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.NET Core 3.1, Docker, PostgreSQL, Swagger, C#

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27 May 2020MIT2 min read 14.4K   145   8  
.NET Core 3.1, Docker, postgres, swagger quick start



Overview and Introduction

Have you been tempted by .NET Core, but not sure where to start? Well, you’re not the only one, in fact it's actually difficult to find a comprehensive story on "Your first .NET Core API" let alone connect it to Postgres. This quick start aims to provide you a template that can literally be run with 2 commands and provides the opportunity to continue to build out a local application.

The QuickStart provides an API that includes:

  • GETs
  • POSTs
  • Connectivity to PostgreSQL
  • Swagger integration

This demo app will run completely in docker. Simply build the container:

docker-compose build

Build will compile the application and move out entrypoint shell script ready for execution. This step is important, we want the DB migrations to run when the container starts but before the applications tries to connect. The migrations will create the tables in the database.

Docker file:

COPY . /app
RUN dotnet tool install --global dotnet-ef
RUN dotnet restore
RUN dotnet build
RUN chmod +x ./
CMD /bin/bash ./


set -e
run_cmd="dotnet run --no-build --urls -v d"

export PATH="$PATH:/root/.dotnet/tools"

until dotnet ef database update; do
    >&2 echo "Migrations executing"
    sleep 1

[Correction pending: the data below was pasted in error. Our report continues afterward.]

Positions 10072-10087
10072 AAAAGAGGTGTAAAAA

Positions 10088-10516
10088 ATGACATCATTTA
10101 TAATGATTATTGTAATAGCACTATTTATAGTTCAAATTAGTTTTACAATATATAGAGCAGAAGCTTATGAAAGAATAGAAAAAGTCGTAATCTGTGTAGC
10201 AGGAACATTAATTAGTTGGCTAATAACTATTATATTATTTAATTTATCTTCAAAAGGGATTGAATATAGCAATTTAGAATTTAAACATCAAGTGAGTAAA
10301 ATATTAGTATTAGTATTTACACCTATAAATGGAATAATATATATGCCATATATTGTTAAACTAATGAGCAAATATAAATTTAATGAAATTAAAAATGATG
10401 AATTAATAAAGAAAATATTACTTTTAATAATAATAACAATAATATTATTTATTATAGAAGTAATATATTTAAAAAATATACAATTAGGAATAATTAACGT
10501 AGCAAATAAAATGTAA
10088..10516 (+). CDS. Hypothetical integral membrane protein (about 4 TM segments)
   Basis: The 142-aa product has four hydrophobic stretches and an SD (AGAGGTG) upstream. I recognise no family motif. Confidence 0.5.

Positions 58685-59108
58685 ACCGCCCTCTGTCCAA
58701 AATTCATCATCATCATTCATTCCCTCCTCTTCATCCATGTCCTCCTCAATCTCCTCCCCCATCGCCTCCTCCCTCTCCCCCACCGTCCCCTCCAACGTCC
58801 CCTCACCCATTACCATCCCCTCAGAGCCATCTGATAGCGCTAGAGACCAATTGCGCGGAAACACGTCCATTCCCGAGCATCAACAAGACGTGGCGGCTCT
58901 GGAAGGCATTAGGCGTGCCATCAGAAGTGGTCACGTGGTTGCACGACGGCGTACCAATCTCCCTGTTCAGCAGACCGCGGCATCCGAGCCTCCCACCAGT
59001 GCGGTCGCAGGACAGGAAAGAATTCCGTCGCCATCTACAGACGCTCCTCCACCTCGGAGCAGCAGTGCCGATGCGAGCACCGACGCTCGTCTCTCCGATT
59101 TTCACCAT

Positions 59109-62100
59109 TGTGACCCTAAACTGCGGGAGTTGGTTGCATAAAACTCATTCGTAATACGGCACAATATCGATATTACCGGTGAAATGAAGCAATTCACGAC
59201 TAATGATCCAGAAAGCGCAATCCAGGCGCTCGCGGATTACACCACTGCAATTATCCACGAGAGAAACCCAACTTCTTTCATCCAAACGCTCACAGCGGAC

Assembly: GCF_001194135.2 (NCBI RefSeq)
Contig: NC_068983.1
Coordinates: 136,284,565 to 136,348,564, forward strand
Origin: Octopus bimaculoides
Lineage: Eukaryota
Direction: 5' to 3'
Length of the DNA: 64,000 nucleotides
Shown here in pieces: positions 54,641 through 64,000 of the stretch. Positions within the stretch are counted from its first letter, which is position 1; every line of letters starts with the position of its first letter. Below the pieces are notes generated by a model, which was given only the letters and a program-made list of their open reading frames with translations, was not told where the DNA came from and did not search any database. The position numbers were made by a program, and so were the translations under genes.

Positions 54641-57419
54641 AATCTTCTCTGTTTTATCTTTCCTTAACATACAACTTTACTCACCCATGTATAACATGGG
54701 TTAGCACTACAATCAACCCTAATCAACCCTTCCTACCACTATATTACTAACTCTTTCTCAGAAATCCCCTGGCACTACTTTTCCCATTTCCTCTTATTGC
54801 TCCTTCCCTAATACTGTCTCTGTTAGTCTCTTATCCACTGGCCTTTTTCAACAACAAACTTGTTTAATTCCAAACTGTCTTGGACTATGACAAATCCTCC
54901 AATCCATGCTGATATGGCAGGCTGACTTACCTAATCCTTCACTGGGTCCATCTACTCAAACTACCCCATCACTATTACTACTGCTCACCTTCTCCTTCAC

>&2 echo "DB Migrations complete, starting app."
>&2 echo "Running': $run_cmd"
exec $run_cmd

Then start:

docker-compose up

This will start the two containers. PostgreSQL is completely standard, we simply pass in an environment value which is the password for the database (postgres), the small piece to add here is that init.sql script is also mounted between the host (local machine) and the container. This script is copied to a location that is executed on the start-up of the database container. It is very simple. It will drop the "Posts" database if it exists and then create it again, so we start fresh. This configuration is located in the "docker-compose.yml" file.

version: '3'
    container_name: dotnetCore31
    build: .
        - "5005:5000"
        - database
    container_name: database
    image: postgres:latest
      - "5432:5432"
      - POSTGRES_PASSWORD=password
      - ./init.sql:/docker-entrypoint-initdb.d/init.sql

Once the app starts, you can interact at http://localhost:5005/swagger to test out the API.

You can connect to the database as well by connecting to: localhost port 5432 with your favourite tool. I recommend and use DBBeaver: settings are:

host:  localhost
port: 5432
database: postgres
user: postgres
password: postgres



If you wish to run the app locally, add a lost host entry. The containers internal DNS knows to resolve database to the postgres (name defined in docker-compse.yml file line 10) container so adding this alias to your hosts file will allow your project in VSCode or Visual Studio to execute and connect to the database.

Or change the connection string in appsettings.Development.json to localhost (from database).

#windows:  c:\windows\system32\drivers\etc\hosts
Linux/MacOS: /etc/hosts     database

I prefer to use Visual Studio. To run the application locally, simply double click the pgapp.sln file and click Run. Your app will compile and run locally and be alliable on port 5000.

Local url: http://localhost:5000/swagger


This article was originally posted at


This article, along with any associated source code and files, is licensed under The MIT License

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